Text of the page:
Nate, how could the man believe he was just being helpful when the mother was just trying to pay her bill and get back out to the car? I’m sure she told him that she had just been a couple of minutes and was on her way back to the car ASAP. He could see that. Obviously she was going to get to the baby before the police, so there is no argument that the police were needed to save a baby from dying. The man knew this and called the police anyway. His intention was purely punitive.
Karma will catch up to that man.
I agree with Warren here. I don’t think these people are really motivated by good intentions at all. I think that they want to play hero. They get to then tell all their friends how they saved the day and all their friends will pat them on the back and say how wonderful they are, yada yada yada. The well being of the child doesn’t really enter into their minds much at all.
I’m glad to hear the man walked into the drug store to look for the mother before calling the police. Certainly a tiny baby in a car is something to be concerned about since babies do occasionally (and tragically) get forgotten. Once he found the mother though, why did he feel the need to call the police?? That poor mother… at 10 weeks, you are sleep-deprived, still possibly dealing with post-partum hormonal issues, and you’re just trying to survive. She just wanted four minutes to run into grab some meds without dragging the ten ton car seat with her. Perhaps she should have brought the baby with her, but that’s HER judgement call as a parent. Once he found the parent, his job should have been done.
Around here pharmacies luckily have drive up windows. They are only supposed to be for picking up prescriptions but I bet if a mother drove up desperate they would help her out.
There is one solution for the last minute diaper purchases or formula purchase. Buy in bulk. We went to Sams once a month and bought enough diapers and formula and wipes for our twins for the entire month. So we never had an oh shit I need diapers moment.
Well SOA, I too became wise after I had a little experience. I also gave my sister some really great advice that I had not gotten. If I had it to do over, I would have ordered diapers online and had them delivered at my house.
You say “we” did xyz. Bought a huge box of diapers etc. If you’re single, you have to take both of your kids everywhere, alone, and sometimes you are unable to haul a big load of everything in addition to your two properly restrained kids, especially if you drive a sedan.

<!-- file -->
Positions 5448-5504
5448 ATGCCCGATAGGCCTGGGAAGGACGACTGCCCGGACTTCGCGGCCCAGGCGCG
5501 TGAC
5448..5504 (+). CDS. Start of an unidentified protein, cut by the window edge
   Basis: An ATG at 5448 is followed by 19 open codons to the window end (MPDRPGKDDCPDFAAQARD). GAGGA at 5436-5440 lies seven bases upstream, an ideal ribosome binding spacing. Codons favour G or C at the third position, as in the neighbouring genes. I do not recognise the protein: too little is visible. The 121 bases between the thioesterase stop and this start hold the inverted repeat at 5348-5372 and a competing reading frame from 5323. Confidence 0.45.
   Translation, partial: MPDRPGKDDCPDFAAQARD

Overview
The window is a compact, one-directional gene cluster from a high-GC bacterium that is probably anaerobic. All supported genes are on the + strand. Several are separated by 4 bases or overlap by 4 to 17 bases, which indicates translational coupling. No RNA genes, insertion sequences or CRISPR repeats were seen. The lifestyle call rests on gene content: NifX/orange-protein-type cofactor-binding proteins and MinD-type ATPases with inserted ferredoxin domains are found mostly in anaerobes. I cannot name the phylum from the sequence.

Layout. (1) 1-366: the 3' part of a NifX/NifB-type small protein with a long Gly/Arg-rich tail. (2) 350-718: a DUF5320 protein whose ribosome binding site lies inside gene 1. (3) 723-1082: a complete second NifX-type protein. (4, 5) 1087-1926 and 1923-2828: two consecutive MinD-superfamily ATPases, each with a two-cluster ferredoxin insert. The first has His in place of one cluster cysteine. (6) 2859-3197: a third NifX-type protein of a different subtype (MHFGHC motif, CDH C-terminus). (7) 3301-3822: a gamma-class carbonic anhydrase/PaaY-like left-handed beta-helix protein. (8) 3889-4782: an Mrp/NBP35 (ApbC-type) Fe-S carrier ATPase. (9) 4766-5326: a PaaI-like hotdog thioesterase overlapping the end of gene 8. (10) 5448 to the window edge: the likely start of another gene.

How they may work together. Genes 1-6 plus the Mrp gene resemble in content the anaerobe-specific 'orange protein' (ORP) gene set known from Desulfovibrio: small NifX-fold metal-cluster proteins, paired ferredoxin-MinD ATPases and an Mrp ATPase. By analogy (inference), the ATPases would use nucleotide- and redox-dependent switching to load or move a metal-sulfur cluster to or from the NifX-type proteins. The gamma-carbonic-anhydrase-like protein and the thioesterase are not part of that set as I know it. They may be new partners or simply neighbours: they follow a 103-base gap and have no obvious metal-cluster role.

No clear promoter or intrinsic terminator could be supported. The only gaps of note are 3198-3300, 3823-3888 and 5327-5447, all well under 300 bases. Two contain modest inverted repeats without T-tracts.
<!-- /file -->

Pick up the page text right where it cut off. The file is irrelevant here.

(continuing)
Besides, when you have just brought your kids home via adoption, you are still figuring out what type and size of diaper works best, what foods they will and won’t eat, etc. You aren’t going to buy a case of diapers or formula that might end up being the wrong kind. (And your 1yo needs milk, which I was happy to find in non-perishable little drink boxes, yippee!) Eventually I became very efficient, but there is a learning curve.
Likewise, if your baby is very young, some things are completely new to you and so you can’t always solve everything with good planning. Being human and all. I don’t know if the mother in the OP is single or not, but I’m assuming there is a reason the dad was not available to take care of the kid so the mom could do her shopping in peace. I assume that she was between a rock and a hard place and made the best decision she could at the time.
Why is it bad that she left the car running? I grew up in a small town and people would leave their cars running in parking lots when they had to run a quick errand (post office, gas station, convenience store, etc). To this day people leave their doors unlocked (houses and cars) because theft is uncommon. And yes, there was a string of thefts in a bunch of neighborhood houses when I was a teen…from another neighbor who stole very specific items! (Meaning that he was previously well trusted and a frequent guest to these places.)
If anything, wouldn’t it be safer to leave the car running because then she could use climate control? I always thought this would be a benefit to cars where you can start and stop them without being in them – you could keep the doors locked and the motor (with heat or AC) running without the fear of a completely random carjacker.
Last night I went to the Library to return a book and grab one that was on hold for me. As I approached the front (it’s a small library in the ‘burbs), a mom was berating her kids very loudly for leaving her (she had 3 small boys, at least 1 preschool). Apparently 2 had left the library all together (there is an adjacent playground). I didn’t abide by the scene she was creating, but I support her rules for while they were inside (and obviously I have no idea what kind of kids she has).
As I exited (I was probably in there 90 seconds), she was talking to another Mom and the smallest of kids wandered oh, about 15 feet away. I thought it was interesting that she didn’t say “please get away from the driveway” (to the book drop) which was a reasonable request, but rather “you are too far away from me”. It made me sad.